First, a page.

1939, Theresienstadt, A gift from Hitler. A place of hope and happiness for Jews and Jewesses alike. Theresienstadt was somewhere they could wait the war out without fear until the shadow of Nazism passed. It was a place filled with the most prosperous artists and musicians, daily shows and operas, lectures and seminars, gardens and coffee shops. A place with grace and character. An entire town that was given to the Jews as a gift from the Fuehrer. A paradise for Jews. That is at least, what the Nazis wanted people to believe.
Forty miles north west of Prague, Czechoslovakia, surrounded by the central Bohemian Mountains Hitler pinpointed the small town of Theresienstadt to be his paradise ghetto, his ÃÂ¢Ã¢ÂÂ¬Ã ÂgiftÃÂ¢Ã¢ÂÂ¬. Located in a scenic community, Theresienstadt had broad streets and a large square surrounded by two large parks and two smaller ones. Here within an area five blocks wide and seven blocks long, over 140, 000 Jews would spend the last months of their lives, and only a few handfuls would survive.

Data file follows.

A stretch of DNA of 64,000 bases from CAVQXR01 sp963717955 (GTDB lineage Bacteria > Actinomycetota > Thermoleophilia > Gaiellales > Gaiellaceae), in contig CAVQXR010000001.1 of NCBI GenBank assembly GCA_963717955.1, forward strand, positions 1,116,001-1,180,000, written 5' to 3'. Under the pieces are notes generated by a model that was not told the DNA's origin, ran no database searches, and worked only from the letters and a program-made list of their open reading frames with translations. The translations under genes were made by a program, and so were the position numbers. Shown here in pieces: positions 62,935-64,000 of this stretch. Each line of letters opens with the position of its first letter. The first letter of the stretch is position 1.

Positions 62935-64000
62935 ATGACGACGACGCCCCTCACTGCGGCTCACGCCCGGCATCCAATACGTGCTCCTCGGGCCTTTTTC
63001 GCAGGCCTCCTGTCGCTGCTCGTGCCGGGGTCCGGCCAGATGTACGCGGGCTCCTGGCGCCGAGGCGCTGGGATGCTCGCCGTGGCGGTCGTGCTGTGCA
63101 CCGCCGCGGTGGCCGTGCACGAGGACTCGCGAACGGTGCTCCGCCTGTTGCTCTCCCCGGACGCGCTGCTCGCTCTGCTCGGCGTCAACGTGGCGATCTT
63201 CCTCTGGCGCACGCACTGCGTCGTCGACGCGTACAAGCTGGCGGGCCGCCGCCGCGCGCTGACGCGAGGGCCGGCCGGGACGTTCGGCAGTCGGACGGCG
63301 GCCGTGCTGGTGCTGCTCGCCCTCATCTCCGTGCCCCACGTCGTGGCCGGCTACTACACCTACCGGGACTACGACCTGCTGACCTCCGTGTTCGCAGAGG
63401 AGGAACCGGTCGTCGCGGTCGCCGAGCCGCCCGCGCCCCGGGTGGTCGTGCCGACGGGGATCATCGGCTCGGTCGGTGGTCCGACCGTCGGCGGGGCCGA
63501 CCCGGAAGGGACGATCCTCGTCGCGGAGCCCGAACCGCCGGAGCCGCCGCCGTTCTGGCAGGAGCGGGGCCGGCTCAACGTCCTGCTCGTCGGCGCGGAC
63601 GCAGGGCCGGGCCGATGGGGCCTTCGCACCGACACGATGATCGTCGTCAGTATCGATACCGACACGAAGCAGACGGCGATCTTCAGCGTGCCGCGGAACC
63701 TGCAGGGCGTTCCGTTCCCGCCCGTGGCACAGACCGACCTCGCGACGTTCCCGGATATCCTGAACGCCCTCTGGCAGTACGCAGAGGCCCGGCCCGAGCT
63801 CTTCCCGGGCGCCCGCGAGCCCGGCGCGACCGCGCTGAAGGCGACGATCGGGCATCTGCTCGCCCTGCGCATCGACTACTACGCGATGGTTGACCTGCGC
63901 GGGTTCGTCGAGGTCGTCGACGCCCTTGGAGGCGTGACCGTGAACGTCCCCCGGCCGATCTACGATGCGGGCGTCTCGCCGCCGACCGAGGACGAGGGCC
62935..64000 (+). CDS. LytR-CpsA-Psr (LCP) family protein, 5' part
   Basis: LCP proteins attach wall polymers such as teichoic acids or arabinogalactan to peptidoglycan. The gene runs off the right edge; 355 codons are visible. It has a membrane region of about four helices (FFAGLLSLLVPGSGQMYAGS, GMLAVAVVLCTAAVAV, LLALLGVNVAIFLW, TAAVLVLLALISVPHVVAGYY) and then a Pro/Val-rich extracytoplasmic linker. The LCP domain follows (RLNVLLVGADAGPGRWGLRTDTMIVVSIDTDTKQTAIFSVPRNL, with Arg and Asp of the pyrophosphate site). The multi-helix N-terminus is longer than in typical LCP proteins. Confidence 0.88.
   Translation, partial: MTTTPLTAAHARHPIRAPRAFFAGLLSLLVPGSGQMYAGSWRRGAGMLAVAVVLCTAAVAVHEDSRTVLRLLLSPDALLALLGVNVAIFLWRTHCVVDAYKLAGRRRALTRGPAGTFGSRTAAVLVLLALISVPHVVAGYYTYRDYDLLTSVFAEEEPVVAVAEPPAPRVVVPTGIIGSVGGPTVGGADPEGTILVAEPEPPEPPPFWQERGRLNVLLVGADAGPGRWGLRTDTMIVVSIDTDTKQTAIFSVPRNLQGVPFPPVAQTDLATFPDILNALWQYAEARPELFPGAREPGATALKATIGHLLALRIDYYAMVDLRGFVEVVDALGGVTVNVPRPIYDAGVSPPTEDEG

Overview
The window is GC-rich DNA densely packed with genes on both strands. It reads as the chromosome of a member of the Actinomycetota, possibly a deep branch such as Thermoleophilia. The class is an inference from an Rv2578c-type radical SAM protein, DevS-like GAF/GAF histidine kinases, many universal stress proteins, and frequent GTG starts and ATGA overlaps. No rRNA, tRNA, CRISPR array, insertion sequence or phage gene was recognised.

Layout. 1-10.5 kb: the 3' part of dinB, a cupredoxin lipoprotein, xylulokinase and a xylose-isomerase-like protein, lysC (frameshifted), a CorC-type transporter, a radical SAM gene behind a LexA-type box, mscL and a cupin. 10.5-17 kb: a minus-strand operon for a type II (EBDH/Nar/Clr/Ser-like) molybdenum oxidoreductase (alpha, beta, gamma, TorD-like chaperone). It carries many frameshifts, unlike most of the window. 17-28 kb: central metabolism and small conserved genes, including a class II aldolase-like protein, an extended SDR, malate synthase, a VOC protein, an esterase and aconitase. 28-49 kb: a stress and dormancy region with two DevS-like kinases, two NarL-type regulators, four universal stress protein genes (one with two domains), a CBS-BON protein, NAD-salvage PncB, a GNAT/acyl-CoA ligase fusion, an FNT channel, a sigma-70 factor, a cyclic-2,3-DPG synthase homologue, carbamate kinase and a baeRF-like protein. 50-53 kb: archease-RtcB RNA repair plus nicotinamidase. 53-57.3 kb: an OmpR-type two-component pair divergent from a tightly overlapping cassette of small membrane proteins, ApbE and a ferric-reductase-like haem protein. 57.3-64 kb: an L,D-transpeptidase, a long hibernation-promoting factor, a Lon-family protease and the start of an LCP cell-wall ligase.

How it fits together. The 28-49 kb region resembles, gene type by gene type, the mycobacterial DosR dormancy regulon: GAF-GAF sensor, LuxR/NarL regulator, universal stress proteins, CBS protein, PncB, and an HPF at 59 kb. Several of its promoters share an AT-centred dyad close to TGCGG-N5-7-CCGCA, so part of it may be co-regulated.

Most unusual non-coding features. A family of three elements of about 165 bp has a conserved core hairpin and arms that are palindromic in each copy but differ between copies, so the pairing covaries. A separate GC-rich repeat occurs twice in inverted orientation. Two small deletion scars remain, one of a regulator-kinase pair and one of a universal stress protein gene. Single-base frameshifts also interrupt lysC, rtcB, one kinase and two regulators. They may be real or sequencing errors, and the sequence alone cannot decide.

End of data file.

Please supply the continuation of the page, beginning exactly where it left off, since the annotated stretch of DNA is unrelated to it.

The first Jewish prisoners entered Theresienstadt on November 24, 1941. In the beginning, when the Fuehrer first presented the city to the Jews, many came willingly to the ghetto because life as a Jew was becoming intolerable and dangerous elsewhere with the rise and spread of anti-Semitism. The Jews wanting to enter Theresienstadt merely had to sign a contract turning over all remaining assets and property to the S. S, and in return the S. S pledged to take care of them as long as they inhabited Theresienstadt.
Theresienstadt was un-like any other ghetto in the fact that Hitler planed to use the ghetto as a ÃÂ¢Ã¢ÂÂ¬Ã ÂmodelÃÂ¢Ã¢ÂÂ¬ ghetto. It was a model that was supposed to represent all the ghettos set up across Europe. Theresienstadt was...